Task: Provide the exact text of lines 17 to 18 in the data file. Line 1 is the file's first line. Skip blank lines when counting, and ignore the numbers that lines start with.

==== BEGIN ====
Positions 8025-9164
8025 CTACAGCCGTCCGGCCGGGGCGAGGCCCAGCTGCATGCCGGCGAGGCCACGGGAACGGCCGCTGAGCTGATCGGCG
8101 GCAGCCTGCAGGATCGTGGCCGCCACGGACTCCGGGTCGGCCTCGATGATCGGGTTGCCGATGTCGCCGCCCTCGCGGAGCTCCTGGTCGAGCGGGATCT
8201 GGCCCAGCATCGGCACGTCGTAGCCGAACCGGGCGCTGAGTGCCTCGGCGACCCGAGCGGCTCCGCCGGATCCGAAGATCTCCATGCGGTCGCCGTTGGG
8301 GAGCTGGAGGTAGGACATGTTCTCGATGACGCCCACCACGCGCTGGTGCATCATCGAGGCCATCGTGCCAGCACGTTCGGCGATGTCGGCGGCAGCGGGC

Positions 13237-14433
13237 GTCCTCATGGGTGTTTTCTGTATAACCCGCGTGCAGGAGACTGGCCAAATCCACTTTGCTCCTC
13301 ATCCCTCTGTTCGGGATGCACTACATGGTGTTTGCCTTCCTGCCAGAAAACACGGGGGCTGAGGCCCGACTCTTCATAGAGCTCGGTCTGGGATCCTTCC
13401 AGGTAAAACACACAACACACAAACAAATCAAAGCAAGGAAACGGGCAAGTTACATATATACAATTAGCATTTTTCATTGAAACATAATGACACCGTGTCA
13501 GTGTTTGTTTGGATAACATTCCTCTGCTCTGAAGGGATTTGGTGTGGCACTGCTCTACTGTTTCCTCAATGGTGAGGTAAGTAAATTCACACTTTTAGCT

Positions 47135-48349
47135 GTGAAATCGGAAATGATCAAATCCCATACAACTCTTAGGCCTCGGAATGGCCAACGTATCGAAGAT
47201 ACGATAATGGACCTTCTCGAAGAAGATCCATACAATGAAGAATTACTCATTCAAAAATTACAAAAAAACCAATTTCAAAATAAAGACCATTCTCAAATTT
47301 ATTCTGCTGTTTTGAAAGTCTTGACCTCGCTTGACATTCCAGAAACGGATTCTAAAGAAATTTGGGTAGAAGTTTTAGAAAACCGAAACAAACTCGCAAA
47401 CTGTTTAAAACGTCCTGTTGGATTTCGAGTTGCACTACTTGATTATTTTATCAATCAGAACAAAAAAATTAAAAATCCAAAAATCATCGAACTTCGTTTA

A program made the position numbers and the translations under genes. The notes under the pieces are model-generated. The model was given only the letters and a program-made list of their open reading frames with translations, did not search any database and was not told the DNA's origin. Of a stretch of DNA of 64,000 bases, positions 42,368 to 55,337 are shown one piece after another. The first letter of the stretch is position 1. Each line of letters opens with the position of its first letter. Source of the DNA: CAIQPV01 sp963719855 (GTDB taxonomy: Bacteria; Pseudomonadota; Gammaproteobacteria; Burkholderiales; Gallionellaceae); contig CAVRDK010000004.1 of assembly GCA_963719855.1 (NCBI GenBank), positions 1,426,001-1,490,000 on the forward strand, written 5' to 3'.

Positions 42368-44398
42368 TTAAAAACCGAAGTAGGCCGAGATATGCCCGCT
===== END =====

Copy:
Positions 42368-44398
42368 TTAAAAACCGAAGTAGGCCGAGATATGCCCGCT